Center Field: What do we do when we sin

All communities of imperfect human beings have their monsters, sick individuals who exploit and exaggerate certain mass social pathologies.

Mohammed Abu Khudair is seen in this undated family handout picture (photo credit: REUTERS)
Mohammed Abu Khudair is seen in this undated family handout picture
(photo credit: REUTERS)
The latest evidence suggests that six Jewish hoodlums burned alive a 16-year-old Palestinian named Muhammad Abu Khdeir – a sickening crime. Most reactions have been predictable – and tedious. The Left is using this murder to equate Israeli democracy with Palestinian totalitarianism. Critics either claim relativistically that each side has its own extremists or that these Israelis fanatics – who, if they are ultra-Orthodox are usually repudiated by the Left – now represent Israeli society. Meanwhile, the Right, contrasting Israel’s rapid and mass repudiation of the murderers with Palestinian joy when terrorists strike, is trying to turn this mark of shame into a badge of honor.
Clearly, no society is perfect; all communities of imperfect human beings have their monsters, sick individuals who exploit and exaggerate certain mass social pathologies. Totalitarian societies are immoral because they embed monsters like terrorists into their characters and mission statements. Democratic societies strive to be better, expunging the monsters in their midst. When, nevertheless, our people commit heinous crimes, we take responsibility – our mass shame reflects the high standards we set for our community.
Bringing killers to justice becomes the first challenge.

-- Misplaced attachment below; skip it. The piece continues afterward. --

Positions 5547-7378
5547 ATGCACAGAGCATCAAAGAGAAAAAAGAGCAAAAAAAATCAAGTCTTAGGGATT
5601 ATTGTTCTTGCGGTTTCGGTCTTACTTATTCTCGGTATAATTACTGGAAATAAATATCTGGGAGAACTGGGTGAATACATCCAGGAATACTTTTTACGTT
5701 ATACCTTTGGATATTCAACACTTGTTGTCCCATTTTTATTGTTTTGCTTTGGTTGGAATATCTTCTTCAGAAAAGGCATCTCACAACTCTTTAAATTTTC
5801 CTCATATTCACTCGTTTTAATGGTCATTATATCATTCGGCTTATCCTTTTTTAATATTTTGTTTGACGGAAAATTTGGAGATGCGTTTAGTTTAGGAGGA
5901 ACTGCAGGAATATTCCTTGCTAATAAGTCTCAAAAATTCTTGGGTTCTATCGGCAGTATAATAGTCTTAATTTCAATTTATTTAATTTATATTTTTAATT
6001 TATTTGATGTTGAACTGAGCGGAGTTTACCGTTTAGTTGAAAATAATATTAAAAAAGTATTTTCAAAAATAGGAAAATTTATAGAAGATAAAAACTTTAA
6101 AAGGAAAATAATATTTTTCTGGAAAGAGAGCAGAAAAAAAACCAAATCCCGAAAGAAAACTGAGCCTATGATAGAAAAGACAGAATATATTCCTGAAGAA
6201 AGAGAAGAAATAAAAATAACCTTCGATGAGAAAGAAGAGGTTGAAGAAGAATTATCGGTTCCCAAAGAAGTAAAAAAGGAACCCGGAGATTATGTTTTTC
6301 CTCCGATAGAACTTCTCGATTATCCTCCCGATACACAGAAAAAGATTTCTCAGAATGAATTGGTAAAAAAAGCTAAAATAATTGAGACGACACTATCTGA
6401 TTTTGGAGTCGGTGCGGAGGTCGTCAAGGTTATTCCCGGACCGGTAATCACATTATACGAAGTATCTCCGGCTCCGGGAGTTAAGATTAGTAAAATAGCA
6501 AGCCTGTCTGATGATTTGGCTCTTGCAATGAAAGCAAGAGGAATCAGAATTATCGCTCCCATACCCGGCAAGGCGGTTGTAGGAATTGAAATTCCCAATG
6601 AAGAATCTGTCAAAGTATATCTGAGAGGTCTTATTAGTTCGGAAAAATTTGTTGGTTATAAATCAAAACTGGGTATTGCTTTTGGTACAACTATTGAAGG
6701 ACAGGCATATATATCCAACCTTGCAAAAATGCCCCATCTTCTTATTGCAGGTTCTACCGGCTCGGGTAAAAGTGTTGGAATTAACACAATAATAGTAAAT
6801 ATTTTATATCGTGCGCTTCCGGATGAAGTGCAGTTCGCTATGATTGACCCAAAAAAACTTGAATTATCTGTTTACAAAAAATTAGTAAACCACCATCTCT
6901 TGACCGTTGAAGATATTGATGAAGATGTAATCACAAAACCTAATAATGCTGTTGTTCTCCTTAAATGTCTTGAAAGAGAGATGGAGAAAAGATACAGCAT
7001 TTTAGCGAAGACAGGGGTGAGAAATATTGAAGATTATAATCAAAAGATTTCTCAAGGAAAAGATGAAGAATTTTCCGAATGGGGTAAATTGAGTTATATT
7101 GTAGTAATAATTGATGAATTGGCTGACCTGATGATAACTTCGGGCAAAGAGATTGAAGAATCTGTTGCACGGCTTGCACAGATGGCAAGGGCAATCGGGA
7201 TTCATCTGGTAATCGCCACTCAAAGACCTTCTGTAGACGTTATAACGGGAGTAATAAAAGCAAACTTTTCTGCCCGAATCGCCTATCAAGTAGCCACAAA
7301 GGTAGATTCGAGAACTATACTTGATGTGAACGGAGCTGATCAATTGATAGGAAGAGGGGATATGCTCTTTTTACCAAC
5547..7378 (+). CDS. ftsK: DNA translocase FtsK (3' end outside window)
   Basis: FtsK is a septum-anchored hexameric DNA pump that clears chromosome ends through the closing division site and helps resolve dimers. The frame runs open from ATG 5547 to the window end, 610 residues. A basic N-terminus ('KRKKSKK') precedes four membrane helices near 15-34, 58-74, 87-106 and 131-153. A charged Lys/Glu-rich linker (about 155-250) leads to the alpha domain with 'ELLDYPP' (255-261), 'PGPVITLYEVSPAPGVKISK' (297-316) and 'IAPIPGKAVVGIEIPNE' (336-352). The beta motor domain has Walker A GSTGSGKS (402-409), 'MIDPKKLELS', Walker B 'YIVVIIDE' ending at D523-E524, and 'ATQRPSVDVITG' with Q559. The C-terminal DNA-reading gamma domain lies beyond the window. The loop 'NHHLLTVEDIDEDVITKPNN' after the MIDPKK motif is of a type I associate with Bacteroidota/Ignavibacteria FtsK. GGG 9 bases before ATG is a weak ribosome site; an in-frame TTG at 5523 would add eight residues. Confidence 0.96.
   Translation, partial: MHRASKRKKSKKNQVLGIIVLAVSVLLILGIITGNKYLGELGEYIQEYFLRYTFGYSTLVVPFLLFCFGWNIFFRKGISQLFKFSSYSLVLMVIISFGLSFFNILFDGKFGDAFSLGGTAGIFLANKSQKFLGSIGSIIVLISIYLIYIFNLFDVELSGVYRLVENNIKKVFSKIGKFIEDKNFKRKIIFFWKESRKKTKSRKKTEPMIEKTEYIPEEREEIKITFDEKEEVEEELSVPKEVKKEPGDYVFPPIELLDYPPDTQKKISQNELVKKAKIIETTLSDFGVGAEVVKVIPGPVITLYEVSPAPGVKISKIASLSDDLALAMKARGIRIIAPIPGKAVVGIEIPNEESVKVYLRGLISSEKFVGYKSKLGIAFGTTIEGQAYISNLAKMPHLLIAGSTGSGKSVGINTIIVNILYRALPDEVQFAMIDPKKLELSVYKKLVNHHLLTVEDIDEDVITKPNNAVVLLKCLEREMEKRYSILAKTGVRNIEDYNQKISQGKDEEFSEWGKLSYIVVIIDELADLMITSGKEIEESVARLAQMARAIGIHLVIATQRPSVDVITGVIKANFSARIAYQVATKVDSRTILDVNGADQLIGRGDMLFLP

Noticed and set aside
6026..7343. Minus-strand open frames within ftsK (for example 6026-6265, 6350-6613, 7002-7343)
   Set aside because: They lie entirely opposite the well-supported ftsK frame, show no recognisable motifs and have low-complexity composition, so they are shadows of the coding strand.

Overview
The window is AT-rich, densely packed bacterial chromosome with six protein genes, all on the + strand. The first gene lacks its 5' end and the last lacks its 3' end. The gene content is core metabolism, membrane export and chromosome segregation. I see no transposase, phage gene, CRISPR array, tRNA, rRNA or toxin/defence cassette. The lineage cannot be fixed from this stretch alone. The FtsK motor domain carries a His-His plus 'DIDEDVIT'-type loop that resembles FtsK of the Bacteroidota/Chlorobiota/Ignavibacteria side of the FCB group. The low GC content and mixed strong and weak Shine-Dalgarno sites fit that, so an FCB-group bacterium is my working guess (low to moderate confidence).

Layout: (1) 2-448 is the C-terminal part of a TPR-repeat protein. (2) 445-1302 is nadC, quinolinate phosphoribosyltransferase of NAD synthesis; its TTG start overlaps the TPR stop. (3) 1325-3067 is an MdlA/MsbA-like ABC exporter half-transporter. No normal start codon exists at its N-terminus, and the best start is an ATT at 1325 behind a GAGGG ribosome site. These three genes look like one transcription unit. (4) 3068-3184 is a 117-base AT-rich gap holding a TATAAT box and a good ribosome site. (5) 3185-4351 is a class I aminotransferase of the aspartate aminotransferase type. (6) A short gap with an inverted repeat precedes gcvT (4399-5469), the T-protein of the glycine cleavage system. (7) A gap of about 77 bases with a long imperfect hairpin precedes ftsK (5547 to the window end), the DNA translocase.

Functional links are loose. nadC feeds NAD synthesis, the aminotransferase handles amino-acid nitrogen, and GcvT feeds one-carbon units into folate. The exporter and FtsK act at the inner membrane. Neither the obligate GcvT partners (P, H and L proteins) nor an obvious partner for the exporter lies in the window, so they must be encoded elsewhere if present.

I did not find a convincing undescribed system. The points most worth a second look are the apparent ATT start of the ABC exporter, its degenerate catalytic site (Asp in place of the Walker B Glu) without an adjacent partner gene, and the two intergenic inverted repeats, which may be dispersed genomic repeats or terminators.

Repudiating them, their actions, their inspirations and their enablers becomes the second challenge. The third and hardest challenge – the true test of a democracy’s self-corrective abilities – is the preventative one, namely undergoing the necessary self-scrutiny and self-correction to minimize chances of relapse.
Such self-policing and self-purging is easy to endorse, harder to execute. In 1995, Timothy McVeigh set off the deadliest homegrown terrorist bomb in American history in Oklahoma City. Some Democrats blamed the mainstream Right for incitement, and the broad social revulsion at the bombing helped Bill Clinton win reelection in 1996. But the more focused and effective social response targeted far-right militia movements.
Smart education, mass politics and aggressive policing shrank the militia movement from 858 groups in 1996 to 194 in 2000.
By contrast, four years later, when two students killed 13 people in Columbine High School before committing suicide, all the resulting soul searching produced no real social change. Rates of American teen violence have stabilized, but just this weekend 12 people died in over 82 shootings in Chicago alone, many teen-related.
Political attitudes and structures are more responsive to effective educational interventions and social cues than we usually think. We just need the right vision and strategy.
Smugly proclaiming, “There is no moral equivalence, we don’t celebrate our terrorists” encourages complacency.
Relying on our effective police force and our eloquent leaders – who have acquitted themselves honorably since the Khdeir murder – is not enough.
Even while acknowledging that these monsters are marginal, the incoming president Reuven Rivlin should make fighting anti-Arab bigotry (it’s not racism when it’s nationally-based), and promoting civility as his primary missions. All the parties in the Knesset should support him enthusiastically.